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|Five 4ths of July|
Author: Hughes, Pat
On July 4th, 1777, Jake, 14, and his friends are celebrating their new nation's independence, but over the next four years Jake finds himself in increasingly adventurous circumstances.
|Accelerated Reader Information:|
Interest Level: MG
Reading Level: 5.00
Points: 10.0 Quiz: 143888
|Reading Counts Information:|
Interest Level: 6-8
Reading Level: 4.40
Points: 17.0 Quiz: 54364
Common Core Standards
Grade 6 → Reading → RL Literature → 6.RL Range of Reading & Level of Text Complexity
Grade 6 → Reading → CCR College & Career Readiness Anchor Standards fo
Grade 7 → Reading → RL Literature → 7.RL Key Ideas & Details
Grade 7 → Reading → RL Literature → 7.RL Range of Reading & LEvel of Text Complexity
Grade 7 → Reading → RL Literature → 7.RL Integration of Knowledge & Ideas
Grade 8 → Reading → RL Literature → 8.RL Key Ideas & Details
Kirkus Reviews (04/15/11)
School Library Journal (06/01/11)
Booklist (+) (05/15/11)
The Bulletin of the Center for Children's Books (+) (06/11)
Full Text Reviews:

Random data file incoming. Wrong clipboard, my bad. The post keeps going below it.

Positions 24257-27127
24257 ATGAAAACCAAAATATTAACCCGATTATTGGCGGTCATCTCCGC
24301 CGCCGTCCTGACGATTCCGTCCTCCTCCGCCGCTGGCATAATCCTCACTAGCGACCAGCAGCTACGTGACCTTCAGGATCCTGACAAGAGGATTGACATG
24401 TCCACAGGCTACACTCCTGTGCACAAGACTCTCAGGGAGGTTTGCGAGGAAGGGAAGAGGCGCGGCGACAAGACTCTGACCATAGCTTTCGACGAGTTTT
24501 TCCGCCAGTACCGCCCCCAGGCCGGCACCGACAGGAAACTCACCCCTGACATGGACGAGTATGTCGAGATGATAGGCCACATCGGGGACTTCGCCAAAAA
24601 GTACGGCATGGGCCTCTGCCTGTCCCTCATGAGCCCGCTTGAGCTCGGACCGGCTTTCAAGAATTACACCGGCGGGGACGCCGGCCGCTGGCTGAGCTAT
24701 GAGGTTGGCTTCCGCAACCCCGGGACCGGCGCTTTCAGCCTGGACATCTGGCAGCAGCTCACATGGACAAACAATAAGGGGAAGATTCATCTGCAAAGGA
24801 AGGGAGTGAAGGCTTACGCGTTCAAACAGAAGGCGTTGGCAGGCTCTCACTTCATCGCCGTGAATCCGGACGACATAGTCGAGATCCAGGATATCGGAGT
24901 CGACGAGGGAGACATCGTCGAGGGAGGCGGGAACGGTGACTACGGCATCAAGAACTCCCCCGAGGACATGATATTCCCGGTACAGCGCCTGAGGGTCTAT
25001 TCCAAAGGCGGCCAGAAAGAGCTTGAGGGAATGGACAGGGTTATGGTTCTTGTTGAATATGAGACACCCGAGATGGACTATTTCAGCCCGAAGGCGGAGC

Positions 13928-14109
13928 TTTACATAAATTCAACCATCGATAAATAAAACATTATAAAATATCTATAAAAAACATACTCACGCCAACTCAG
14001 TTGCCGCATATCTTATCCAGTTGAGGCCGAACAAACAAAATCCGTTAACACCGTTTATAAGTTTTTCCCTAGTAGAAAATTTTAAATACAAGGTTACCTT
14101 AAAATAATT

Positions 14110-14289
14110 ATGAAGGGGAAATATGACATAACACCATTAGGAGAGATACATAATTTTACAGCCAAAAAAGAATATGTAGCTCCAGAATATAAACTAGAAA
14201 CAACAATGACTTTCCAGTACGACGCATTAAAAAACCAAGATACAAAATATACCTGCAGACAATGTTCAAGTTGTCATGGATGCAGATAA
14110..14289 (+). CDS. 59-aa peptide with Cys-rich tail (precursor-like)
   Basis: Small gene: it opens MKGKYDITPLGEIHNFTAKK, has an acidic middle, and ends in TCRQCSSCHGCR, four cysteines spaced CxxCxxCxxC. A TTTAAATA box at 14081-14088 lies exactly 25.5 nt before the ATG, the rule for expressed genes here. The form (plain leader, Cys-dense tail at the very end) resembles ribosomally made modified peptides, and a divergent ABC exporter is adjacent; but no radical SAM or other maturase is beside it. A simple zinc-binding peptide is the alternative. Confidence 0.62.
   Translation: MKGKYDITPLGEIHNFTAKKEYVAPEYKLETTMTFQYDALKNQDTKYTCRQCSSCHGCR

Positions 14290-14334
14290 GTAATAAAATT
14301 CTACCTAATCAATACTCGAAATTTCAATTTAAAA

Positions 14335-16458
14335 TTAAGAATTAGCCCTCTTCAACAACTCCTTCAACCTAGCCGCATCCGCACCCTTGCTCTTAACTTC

Bulletin for the Center... - 06/01/2011 In 1777, Jake Mallery is little more than a rebellious boy, chafing under his father’s expectations that he stay home and help with the family’s ferry and oystering businesses when he’d rather go to sea as a cabin boy. In 1778, Jake’s dissatisfaction breaks into open rebellion as he drinks, flirts, taunts the indentured girl Hannah who serves in the home of his best friend, Tim, and loses the war of wills with his father, who beats him into enlisting in the local militia. One year later, just as Jake falls deeply in love with Hannah, war arrives in his Connecticut town and he and Tim are taken prisoner as they attempt to defend the Mallerys’ ferry. 1780 finds them suffering aboard the British prison ship Bonhomme; Tim dies from wounds inflicted by the guards who quell an incipient riot in which Jake takes a leading role, and Jake, reckless with despair and guilt, escapes. In 1781, after taking refuge for months with a kind Tory couple, Jake confesses to them his true political sympathies. They turn him out of their home, but put him in touch with traders from his own town, who turn out to be old friends. Finally, Jake heads home, strengthened now with the knowledge that Hannah has borne him a son and is confidently awaiting his return at the Mallery house, where Jake’s contrite father dotes on her and baby Jake. Hughes limits her narrative to events immediately surrounding the 4th of July over the course of the five years, a literary strategy that cleverly captures Jake in a series of finely drawn portraits and that builds suspense as readers hustle at the opening of each section to reconstruct the episodes of the previous year that brought Jake to a new phase in his life. Headstrong and passionate, often confused but always resourceful, Jake Mallery earns a place alongside M. T. Anderson’s Octavian Nothing and Laurie Halse Anderson’s Curzon as a brilliantly developed character who embodies the dignity-even heroism-of survival in perilous times. An author’s note discusses the family history on which this story is based. EB - Copyright 2011 The Board of Trustees of the University of Illinois.